Merry Christmas! Häid jõulupühi! Hyvää joulua!

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Christmas has begun

J’s family arrived in Tallinn on Tuesday, so for us Christmas pretty much started then (even though I still had to work Wednesday and Thursday this week).  J’s mother had bought me a little gift on the ferry they took from Helsinki to Tallinn:

They’re freeze-dried strawberries covered in yogurt and chocolate. I didn’t even know such a thing existed, but I think they’re going to be amazing! I love that she saw the strawberries and thought of me :-). Later on that same evening she asked me where my whole strawberry obsession came from (she knows about the blog). I blushed a little, as I do when I’m put on the spot, and said I don’t really know. She asked if it’s a long-running thing and I said yes, that one of my grandfathers (who passed when I was very young) had called me “Marika Maasikas” and maybe it started from that. I’m still shy when talking about the blog, but at the same time it’s awesome that my future mother-in-law (feels so funny to type that!) knows about my blog, understands why I take lots of pictures of food, and tries to understand why I like the things I like. Even though we can’t converse on the level that I would like to (my spoken Finnish is very elementary), I feel that she “gets” me. She’s always asking me questions about myself, not just related to the blog or to food (although she knows that asking me any question about food will get me talking, regardless of my awkward Finnish!), but about work, family, life in general. I can safely say that the mothers of some of my ex-boyfriends (with whom I was able to speak easily, in English) did not ask me as much about myself as J’s mother does. And that’s nice, those questions that let you know that somebody is interested and truly wants to know more about you. While it can get frustrating not being able to talk and express myself in the exact way I’d like to, sensing that J’s mother knows who I am (and likes me!) in spite of that feels really great.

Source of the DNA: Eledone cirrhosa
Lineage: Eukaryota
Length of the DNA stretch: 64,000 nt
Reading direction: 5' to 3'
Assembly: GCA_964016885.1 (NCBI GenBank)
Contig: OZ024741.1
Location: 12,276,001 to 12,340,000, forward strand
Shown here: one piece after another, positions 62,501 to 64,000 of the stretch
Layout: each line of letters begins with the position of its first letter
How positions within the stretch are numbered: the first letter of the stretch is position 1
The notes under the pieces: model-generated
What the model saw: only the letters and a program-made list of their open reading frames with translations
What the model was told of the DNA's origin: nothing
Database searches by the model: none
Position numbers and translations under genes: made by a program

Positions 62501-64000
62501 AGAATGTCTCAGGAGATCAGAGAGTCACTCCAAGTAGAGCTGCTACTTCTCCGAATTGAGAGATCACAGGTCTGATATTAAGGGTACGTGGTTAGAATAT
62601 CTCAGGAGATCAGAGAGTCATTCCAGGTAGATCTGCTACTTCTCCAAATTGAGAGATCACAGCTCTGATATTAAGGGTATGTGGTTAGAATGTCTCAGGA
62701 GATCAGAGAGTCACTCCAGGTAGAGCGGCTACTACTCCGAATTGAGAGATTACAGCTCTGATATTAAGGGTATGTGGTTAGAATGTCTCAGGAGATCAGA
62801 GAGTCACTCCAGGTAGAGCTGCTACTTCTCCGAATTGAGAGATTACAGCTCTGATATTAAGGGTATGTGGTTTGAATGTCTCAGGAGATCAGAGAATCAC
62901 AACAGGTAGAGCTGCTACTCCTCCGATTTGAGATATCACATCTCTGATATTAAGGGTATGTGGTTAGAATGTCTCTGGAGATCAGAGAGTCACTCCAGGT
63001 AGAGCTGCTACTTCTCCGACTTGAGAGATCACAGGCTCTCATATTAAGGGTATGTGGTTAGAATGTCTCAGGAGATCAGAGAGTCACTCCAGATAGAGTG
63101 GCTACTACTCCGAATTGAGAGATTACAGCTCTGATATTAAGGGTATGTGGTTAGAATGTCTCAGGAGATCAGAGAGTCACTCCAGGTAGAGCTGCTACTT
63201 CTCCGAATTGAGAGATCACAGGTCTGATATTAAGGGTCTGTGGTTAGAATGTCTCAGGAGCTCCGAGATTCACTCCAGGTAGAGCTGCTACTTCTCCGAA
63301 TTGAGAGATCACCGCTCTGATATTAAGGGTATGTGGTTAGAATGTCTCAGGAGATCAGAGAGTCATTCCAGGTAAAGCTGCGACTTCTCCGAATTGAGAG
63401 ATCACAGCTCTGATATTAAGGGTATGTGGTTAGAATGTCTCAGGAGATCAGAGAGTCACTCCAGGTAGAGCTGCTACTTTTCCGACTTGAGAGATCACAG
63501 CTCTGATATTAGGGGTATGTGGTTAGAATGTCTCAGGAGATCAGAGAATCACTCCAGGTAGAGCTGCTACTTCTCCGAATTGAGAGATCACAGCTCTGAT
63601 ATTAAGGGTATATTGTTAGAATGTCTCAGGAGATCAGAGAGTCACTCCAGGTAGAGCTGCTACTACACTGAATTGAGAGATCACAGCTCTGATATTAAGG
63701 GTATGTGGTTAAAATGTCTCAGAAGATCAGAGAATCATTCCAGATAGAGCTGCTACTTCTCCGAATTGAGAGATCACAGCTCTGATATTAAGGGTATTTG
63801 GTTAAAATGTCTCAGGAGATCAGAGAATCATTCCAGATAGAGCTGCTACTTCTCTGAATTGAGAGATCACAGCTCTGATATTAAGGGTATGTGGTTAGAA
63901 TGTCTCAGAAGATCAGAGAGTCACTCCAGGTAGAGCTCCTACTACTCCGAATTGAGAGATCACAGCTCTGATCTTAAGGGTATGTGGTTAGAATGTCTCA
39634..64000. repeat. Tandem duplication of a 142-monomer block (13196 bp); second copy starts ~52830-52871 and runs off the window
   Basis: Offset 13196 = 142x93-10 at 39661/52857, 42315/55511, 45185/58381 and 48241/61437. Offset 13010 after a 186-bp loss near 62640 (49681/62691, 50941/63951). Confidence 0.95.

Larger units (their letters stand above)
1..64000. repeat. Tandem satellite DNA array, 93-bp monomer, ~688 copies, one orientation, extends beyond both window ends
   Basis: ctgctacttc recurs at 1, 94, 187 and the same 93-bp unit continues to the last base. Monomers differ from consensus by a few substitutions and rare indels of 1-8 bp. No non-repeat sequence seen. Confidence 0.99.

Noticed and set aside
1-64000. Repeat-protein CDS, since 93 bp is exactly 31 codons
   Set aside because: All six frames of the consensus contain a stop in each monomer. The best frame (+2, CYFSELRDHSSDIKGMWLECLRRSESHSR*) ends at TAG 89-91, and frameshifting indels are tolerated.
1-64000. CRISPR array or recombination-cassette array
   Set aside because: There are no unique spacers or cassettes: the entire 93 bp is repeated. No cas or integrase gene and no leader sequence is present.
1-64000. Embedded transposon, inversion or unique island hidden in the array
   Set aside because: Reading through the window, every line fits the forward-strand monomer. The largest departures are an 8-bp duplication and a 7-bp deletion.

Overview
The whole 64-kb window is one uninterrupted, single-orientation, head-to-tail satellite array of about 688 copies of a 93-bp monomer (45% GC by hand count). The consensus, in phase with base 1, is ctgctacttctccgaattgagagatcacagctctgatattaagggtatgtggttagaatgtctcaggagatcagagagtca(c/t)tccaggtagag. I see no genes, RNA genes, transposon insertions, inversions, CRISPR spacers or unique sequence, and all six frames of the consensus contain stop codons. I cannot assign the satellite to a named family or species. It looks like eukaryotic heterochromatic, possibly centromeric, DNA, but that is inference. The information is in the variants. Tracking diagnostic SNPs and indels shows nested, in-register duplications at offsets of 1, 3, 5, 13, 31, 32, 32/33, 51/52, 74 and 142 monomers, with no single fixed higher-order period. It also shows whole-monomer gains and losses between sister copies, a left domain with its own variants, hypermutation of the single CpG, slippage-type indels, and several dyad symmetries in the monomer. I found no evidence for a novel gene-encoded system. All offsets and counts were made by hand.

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Party!

Almost done with my vacation posts, I swear! This post is one I’ve been looking forward to writing and it includes the two BEST desserts I had while in the USA, both homemade. Keep reading to find out what they were! :-)

Just a few days after returning from Vegas to Maryland, we hosted a joint birthday party for me and J at my parents’ house. My parents have a wonderful house for entertaining, plus it was an excuse to get all our friends together one more time. We sent out a quick Facebook invitation, my parents helped us stock the fridge (thank you!), and there you have it– a party!

All set up and ready to go

My mother and I threw together some simple appetizers– I wrapped pieces of melon in prosciutto and cut up some veggies for dipping.

My mother made her famous seven-layer dip (hey, remember when I made this from scratch in Estonia?).

Later on the appetizers were joined by crackers, goat cheese, and some amazingly delicious Trader Joe’s hummus. I love party food! My dad was in charge of beer, and we had a good selection– my dad doesn’t buy cheap beer. :-)

Oh, I should also mention that it was a hat party and all guests were required to wear some kind of head covering. People showed up with wigs, helmets and bandanas, which were also switched around throughout the night. It was a fun “theme” because it’s easy and people can have a lot of fun with it or keep it simple, whatever they like. I wore a crown of flowers– it made me feel like a birthday girl without being too princessy. Birthday boy J rocked an always-classy beer hat.